Blossom thinning study in 2017 revealed that application of FO plus LS did not reduce peach fruit set in either “Zee Lady” or “Snow Giant”, while application of ATS at 20 mL∙L−1 at 80% bloom reduced fruit set in “Snow Giant” peach (Table 4). However, a single application of Tergitol TMN-6 at the rate of either 10 mL∙L−1 or 12.5 mL∙L−1 on “Zee Lady” at 70% bloom or “Snow Giant” at 80% bloom significantly reduced fruit set in 2017 (Table 4). In a previous report, ammonium thiosulfate (ATS, 55%) was also an effective blossom thinner and reduced set in “Garnet Beauty” and “Redhaven” peaches over 3 years [10]. Nevertheless, based on our experience, ATS effects could fluctuate from place to place and year to year, depending on the temperature, and may occasionally cause fruit russeting.

3.3. The Experiment on “Red Globe” and “Elbrta” Peaches, Utah

Comparing with untreated -control, applications of Tergitol TMN-6 at all concentrations at 80% bloom significantly reduced fruit set (Table 5) and increased fruit weight but did not affect yield in “Red Globe” and “Elberta” peaches in Utah (data not shown). The fruit set reduction was inversely proportional to the rate of application in these cultivars in 2016 (Table 5).

3.4. The Experiment on “Diamond Ray” Nectarine

Application of Tergitol TMN-6 at all rates and bloom stages significantly reduced fruit set and yield but increased fruit weight, color, and russet in “Diamond Ray” nectarine in 2016, although differences were not always significant (Table 6). Production of russet-free fruit in nectarines is extremely critical for export market but this practice is one of the most difficult tasks facing fruit growers. Application of Tergitol TMN-6 at 7.5 mL∙L−1, either once at 80% bloom or twice, at 40% and again at 80%, produced relatively large fruit size and high yields, while had lower fruit russet than other rates (20.83% and 21.49%, respectively; Table 6). Thus, if low levels of russeting could be tolerated in this nectarine, Tergitol TMN-6 at 7.5 mL∙L−1 can be used to reduce the fruit set and cost of production and increase the net return.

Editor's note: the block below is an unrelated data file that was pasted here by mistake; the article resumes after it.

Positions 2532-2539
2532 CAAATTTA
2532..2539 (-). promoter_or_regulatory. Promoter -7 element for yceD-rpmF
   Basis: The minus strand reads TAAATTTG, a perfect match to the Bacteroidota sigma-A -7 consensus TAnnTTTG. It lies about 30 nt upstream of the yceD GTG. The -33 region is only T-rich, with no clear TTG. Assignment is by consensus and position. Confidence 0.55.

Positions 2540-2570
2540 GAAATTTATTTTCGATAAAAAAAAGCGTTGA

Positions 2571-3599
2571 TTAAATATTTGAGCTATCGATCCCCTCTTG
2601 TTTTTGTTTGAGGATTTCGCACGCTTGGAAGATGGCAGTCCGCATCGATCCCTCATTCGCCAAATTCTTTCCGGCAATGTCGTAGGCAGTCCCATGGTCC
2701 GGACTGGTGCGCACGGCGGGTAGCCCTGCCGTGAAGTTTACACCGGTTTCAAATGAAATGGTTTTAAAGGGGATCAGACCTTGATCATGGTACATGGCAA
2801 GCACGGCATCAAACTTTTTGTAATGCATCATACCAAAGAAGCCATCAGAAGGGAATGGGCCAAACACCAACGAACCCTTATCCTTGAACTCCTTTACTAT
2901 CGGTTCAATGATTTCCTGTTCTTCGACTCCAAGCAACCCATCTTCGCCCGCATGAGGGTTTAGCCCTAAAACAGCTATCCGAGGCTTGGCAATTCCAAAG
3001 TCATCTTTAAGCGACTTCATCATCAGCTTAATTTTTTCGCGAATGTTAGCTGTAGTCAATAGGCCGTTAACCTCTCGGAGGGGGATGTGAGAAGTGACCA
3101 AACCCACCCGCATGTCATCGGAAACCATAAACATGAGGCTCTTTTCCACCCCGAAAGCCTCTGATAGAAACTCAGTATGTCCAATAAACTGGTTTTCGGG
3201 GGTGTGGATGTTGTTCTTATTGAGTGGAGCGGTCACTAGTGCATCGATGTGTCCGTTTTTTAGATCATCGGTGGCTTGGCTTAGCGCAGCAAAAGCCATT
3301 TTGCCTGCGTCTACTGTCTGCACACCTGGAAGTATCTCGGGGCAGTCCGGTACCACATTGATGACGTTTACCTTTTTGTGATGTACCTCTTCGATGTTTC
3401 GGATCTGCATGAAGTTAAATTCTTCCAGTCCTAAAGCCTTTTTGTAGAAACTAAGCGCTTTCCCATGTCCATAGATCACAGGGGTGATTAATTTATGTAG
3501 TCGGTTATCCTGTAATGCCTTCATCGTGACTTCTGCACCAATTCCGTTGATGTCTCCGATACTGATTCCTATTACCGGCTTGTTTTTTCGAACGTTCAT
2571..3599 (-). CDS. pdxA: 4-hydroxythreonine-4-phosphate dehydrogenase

Table 5. Effect of Tergitol TMN-6 on fruit set of “Red Globe” and “Elberta” in peaches in Utah, 2016.

zMean separation within each column by LSD at 5% level.

Table 6. Effect of Tergitol TMN-6 on fruit set, yield, and fruit quality in “Diamond Ray” nectarine at harvest, 2016.

zFruit color ranking: 1 = green, progressively to 5 = uniform red. yMean separation within each column by LSD at 5% level.

4. General Remarks and Conclusions

Stage of bloom, temperature, bee activity, varietal differences, wind, tree vigor, and spray volume are among factors influencing the effectiveness of blossom thinning in apples and stone fruit [4]. Temperature affects bee activity and thus, the number of fertilized flowers. In this study, when the conditions are in favor of heavy fruit set, it seemed that applications of Tergitol TMN-6 at 10 mL∙L−1 at 80% bloom or 12.5 mL∙L−1 at 100% bloom, led to optimum thinning. However, when the chance of pollination and fruit set is likely but uncertain, and there is a risk of moderate frost injury during pollination and after fruit set, an application of lime sulfur at 25 mL∙L−1 at 70% to 85% bloom may be enough. One should be cautious about fruit marking and leaf burning with the application of blossom thinners.

Fine-tuning and a timely application of Tergitol TMN-6 can be economically sound. However, early applications of this chemical, before enough pollination and fertilization may lead to major losses. Additional research on blossom thinning is also warranted to discover a quick method that can determine a proper blossom stage based on physiological development of pollen tube and/or fertilization of the ovules.

The limitation of our study is similar to those of any other regional plant bioregulator study. In any study involving a plant bio-regulator, including blossom thinner, the interaction of that chemical and the environmental and climatic factors needs to be carefully investigated for each region. Then results need to be compared in various regions to have a more comprehensive knowledge about the impact of that blossom thinner in different areas.

Acknowledgements

The authors wish to express their gratitude to the Idaho Apple Commission and the Idaho Agricultural Experiment Station for their financial support of this project. Contribution of materials, labor, and donation of considerable amount of fruit by several Idaho fruit growing companies, including Symms Fruit Ranch, Williamson Orchards, Henggeler Fruit Packing Co., to this project is gratefully appreciated.

Cite this paper: Fallahi, E. , Khoddamzadeh, A. , Fallahi, B. and Mahdavi, S. (2020) Branched Secondary Alcohol Ethoxylate, Ammonium Thiosulfate, Calcium Polysulfides-Thiosulfate, and Fish Oil Effects on Blossom Thinning, Fruit Set and Quality of Peaches and Nectarines. American Journal of Plant Sciences, 11, 1918-1933. doi: 10.4236/ajps.2020.1112137.